Appropriation Bill (No. 3) 2001-2002


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Bills Digest No. 101 2001-02
Appropriation Bill (No. 3) 2001-2002

WARNING:
This Digest was prepared for debate. It reflects the legislation as introduced and does not canvass subsequent amendments. This Digest does not have any official legal status. Other sources should be consulted to determine the subsequent official status of the Bill.

CONTENTS

Passage History
Purpose
Background
Main Provisions
Concluding Comments
Contact Officer & Copyright Details


Passage History

Date Introduced: 14 February 2002

House: House of Representatives

Portfolio: Finance and Administration

Commencement: Royal Assent

Purpose

To authorise the Minister for Finance to issue $1 457 690 000 from the Consolidated Revenue Fund (CRF) in addition to funds appropriated by the Appropriation Act (No.1) 2001-02.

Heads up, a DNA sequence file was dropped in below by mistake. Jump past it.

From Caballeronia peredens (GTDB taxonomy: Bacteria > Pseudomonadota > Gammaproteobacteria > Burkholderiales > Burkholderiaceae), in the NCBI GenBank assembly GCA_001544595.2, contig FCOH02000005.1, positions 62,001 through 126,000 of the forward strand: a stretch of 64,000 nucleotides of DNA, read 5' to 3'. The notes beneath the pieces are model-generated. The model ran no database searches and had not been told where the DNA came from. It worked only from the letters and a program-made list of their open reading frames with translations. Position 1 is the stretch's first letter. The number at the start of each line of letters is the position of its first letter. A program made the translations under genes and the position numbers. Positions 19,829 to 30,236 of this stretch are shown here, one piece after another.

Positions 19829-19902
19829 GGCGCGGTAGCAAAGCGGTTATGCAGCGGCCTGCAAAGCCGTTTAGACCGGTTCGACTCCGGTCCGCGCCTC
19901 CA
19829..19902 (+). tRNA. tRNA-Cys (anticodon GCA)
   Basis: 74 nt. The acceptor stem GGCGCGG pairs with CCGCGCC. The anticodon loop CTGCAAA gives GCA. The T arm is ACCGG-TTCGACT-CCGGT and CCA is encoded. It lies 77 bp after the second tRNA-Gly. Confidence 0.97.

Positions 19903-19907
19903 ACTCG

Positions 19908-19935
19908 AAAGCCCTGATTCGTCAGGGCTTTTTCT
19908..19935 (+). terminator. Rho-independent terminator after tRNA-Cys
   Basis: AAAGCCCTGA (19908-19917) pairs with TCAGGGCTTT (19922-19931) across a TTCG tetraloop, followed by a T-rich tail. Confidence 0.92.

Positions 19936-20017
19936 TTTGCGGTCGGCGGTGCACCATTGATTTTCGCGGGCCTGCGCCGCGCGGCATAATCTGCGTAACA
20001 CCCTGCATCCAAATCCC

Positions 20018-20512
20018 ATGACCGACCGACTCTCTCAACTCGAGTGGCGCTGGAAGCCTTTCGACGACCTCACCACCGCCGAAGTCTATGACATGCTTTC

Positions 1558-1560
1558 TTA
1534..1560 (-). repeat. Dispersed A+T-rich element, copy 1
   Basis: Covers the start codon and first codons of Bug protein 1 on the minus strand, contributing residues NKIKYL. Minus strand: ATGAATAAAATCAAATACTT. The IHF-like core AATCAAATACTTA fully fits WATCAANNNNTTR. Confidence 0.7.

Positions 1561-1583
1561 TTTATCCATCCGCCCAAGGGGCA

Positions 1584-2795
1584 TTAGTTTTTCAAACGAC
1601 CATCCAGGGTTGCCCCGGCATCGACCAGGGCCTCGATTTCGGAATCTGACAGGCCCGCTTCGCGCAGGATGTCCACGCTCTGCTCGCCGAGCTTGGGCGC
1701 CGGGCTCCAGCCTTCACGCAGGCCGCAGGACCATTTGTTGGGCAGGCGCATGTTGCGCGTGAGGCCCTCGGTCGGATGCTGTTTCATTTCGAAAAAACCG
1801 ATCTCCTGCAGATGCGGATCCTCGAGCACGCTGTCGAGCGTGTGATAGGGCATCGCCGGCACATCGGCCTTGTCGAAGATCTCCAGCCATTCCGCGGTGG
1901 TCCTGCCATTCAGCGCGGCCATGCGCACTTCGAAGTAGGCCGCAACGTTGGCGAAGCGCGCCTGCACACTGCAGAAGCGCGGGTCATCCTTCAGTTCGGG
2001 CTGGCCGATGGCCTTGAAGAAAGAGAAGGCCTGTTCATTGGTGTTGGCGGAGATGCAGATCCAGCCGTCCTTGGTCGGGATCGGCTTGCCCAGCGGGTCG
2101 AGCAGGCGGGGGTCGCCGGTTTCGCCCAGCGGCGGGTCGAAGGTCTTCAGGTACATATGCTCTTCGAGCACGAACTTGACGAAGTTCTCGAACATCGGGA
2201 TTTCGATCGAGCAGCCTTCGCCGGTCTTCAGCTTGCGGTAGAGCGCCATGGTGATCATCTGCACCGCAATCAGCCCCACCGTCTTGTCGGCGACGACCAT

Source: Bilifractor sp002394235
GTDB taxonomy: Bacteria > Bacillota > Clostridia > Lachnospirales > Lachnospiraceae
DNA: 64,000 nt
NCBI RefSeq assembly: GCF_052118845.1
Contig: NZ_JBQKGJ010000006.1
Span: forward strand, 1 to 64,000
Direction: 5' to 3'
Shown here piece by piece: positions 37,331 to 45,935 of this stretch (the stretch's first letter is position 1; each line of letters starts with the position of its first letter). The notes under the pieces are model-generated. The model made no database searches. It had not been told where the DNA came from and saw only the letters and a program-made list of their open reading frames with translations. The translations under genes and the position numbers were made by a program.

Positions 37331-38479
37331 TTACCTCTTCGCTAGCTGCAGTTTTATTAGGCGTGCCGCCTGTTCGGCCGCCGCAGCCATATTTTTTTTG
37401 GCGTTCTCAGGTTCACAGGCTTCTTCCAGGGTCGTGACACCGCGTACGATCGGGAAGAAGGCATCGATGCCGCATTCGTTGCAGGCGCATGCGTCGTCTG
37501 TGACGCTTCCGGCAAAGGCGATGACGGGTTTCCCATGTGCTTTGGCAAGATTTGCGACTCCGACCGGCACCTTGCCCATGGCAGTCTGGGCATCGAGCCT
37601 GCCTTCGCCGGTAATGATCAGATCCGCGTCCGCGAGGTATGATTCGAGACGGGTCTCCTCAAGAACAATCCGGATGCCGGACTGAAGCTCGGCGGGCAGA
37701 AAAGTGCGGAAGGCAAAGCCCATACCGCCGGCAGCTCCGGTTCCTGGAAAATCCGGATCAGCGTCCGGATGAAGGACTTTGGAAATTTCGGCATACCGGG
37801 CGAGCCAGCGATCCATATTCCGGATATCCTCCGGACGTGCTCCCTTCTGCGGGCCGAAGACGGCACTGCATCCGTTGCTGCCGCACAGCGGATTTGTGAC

Background

Annual authorisations for expenditure are contained in:

  • Appropriation Act (No.1), which authorises expenditure for the ordinary annual services of government
  • Appropriation Act (No.2), which authorises expenditure on capital works and services, payments to the States and other purposes not authorised by special legislation, and
  • Appropriation (Parliamentary Departments) Act which authorises expenditure for the five parliamentary departments.

However, if the initial appropriation is insufficient for the financial year additional appropriations may be sought. These additional appropriations, known as additional estimates, are extra spending requirements - for example, for cost overruns in existing programs or for new programs - not foreseen when the Budget was presented.